Welcome to the website of the Royal Tunbridge Wells Civic Society. The Society is an independent organisation
which campaigns for the conservation and improvement of this attractive town with its important heritage and rich cultural life.
- see more about our objectives and background;
- get the latest news on current issues;
- download our latest Newsletter;
- check out our latest Publication (use the Publications tab to buy on-line);
- send us your comments on any of our activities or on current issues in the town.
New book on old breweries now available to order
The long anticipated publication by the Local History Group on the history of old breweries in Tunbridge Wells by Guy Sankey has just been published. With fifty years experience in the licensed trade in the town Guy knows more about brewing in Tunbridge Wells than any other person. Over the years he has amassed a collection of brewery memorabilia that is second to none. His particular interest is Kelsey’s on St Johns Road. He has now used that knowledge to produce this account of the history, not only of Kelsey’s, but of seven other breweries in and around the town.
In A4 landscape format with 72 pages in full colour it costs just £9.95. You can get your copy by clicking on the link above to our Publications page and ordering on-line.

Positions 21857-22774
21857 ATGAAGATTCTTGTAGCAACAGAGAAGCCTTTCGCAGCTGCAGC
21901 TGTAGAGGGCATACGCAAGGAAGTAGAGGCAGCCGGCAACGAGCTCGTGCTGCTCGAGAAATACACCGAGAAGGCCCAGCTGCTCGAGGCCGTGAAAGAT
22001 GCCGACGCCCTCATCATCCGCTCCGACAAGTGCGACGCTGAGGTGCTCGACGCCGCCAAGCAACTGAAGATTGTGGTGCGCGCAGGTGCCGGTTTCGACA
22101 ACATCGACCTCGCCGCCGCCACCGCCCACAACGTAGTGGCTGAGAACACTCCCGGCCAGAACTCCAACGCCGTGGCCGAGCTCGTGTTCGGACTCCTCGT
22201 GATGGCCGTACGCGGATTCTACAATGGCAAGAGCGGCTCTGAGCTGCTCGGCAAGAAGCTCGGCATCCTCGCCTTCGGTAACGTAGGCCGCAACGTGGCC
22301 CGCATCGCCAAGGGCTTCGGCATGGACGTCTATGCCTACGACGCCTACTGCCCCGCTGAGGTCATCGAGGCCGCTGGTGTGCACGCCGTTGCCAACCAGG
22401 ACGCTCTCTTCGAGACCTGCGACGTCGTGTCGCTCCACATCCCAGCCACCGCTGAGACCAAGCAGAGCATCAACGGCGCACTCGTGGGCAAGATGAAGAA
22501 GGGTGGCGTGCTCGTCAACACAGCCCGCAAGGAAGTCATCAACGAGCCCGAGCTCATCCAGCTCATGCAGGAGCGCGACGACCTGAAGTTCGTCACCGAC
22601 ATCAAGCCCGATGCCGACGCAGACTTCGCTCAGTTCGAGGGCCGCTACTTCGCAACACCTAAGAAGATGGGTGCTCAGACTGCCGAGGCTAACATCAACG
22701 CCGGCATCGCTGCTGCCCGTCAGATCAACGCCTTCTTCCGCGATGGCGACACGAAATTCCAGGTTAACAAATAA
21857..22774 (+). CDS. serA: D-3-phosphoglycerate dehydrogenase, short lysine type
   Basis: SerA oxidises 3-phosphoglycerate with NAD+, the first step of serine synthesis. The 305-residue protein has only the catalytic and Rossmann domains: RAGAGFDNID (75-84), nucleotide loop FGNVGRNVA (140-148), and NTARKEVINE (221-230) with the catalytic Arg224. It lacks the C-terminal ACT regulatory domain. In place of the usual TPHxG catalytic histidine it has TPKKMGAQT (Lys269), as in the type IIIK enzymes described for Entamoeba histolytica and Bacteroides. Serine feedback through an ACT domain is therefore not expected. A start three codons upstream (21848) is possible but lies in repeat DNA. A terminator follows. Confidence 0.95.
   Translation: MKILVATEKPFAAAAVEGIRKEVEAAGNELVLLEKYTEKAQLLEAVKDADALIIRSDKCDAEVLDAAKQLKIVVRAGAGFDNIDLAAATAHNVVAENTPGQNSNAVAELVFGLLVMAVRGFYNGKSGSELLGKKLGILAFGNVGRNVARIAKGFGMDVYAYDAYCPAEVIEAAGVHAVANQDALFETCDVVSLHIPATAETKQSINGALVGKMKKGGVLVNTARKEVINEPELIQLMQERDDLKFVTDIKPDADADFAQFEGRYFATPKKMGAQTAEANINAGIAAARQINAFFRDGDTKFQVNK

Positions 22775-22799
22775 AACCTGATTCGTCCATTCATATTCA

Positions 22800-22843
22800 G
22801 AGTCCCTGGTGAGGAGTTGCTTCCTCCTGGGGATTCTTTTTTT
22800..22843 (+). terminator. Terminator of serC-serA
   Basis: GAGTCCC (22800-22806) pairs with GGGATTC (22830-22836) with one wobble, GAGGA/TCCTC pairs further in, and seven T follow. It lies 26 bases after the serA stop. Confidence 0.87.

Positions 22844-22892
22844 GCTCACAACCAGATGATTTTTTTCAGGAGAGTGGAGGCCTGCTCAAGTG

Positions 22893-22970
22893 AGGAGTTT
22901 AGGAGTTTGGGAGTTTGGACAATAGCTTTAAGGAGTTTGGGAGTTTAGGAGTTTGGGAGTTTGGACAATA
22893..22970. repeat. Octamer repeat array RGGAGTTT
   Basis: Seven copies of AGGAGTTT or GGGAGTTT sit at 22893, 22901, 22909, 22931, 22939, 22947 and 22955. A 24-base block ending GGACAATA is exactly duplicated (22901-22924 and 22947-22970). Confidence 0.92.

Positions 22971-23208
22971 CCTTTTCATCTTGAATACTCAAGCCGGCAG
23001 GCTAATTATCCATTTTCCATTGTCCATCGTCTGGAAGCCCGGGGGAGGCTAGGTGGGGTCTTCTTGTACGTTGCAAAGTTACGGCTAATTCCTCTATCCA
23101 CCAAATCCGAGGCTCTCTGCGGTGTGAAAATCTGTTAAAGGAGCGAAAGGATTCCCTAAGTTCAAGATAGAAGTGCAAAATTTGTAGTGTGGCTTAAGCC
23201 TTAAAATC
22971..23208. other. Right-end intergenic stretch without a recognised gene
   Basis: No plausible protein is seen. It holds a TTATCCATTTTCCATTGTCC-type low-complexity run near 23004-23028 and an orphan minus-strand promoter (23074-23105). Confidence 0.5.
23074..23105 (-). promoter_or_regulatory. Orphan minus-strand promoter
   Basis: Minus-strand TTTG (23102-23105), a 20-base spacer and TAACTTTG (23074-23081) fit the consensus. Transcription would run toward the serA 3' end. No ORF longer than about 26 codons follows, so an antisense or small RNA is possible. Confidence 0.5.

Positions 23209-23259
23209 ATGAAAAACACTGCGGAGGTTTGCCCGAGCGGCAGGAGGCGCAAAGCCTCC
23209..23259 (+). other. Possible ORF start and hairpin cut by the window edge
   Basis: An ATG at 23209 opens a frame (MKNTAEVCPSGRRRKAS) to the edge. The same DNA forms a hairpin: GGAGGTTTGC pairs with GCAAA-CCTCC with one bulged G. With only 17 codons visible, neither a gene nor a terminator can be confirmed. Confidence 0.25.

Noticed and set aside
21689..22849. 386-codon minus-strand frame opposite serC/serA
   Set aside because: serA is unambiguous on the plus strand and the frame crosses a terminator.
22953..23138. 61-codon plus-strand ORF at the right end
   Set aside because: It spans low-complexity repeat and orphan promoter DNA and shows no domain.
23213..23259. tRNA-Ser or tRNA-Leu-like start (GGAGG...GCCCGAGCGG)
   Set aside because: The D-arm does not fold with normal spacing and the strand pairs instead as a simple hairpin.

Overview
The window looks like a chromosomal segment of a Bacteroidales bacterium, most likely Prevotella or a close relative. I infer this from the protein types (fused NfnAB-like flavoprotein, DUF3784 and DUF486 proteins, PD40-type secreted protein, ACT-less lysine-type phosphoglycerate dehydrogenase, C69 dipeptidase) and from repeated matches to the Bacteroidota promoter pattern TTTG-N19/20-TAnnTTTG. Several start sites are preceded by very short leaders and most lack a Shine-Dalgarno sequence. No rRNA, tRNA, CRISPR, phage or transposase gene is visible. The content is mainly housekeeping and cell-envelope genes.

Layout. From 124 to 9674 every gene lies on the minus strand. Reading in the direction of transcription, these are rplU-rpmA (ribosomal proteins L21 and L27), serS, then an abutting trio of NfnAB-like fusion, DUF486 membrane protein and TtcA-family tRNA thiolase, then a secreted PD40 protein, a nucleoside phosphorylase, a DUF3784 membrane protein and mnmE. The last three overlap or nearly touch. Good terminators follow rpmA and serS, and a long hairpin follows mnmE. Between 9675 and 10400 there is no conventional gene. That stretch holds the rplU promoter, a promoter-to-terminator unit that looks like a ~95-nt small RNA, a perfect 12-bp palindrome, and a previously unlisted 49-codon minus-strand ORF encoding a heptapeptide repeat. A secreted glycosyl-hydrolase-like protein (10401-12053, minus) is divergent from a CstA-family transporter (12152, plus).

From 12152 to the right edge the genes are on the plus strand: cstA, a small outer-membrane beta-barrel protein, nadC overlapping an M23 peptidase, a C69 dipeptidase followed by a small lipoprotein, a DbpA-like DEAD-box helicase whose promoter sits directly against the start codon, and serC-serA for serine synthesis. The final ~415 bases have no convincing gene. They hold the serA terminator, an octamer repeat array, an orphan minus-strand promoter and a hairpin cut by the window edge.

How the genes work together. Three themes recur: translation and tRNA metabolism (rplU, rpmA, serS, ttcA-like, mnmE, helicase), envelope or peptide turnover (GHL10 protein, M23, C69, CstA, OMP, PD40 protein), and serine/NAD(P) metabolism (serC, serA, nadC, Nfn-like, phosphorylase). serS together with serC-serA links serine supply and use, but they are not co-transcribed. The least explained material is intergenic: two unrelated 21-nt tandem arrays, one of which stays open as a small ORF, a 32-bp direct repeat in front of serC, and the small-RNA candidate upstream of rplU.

There is a special price to members of the Civic Society when bought directly from John Cunningham and details are on page 2 of the Autumn Newsletter.
Our next event:
Thursday 13th May on Zoom - ‘Prince Charles’ Urban Villages' presented by Richard Holme.
In his groundbreaking ‘Vision of Britain’ published in 1989, Prince Charles set out ten architectural principles; he then followed them up in practice with the construction of a new urban village, Poundbury, starting in 1993 on Duchy of Cornwall land beside Dorchester. The result has attracted much praise but also strong criticism - ‘fake, heartless and grimly cute’ and ‘a feudal Disneyland’ are just two! Visitors often report it as interesting but soulless. In 2014 work started on a second project at Nansledan, an extension to Newquay, more modest in scale. Its school has won architectural awards, but have lessons been learned from experience at Poundbury?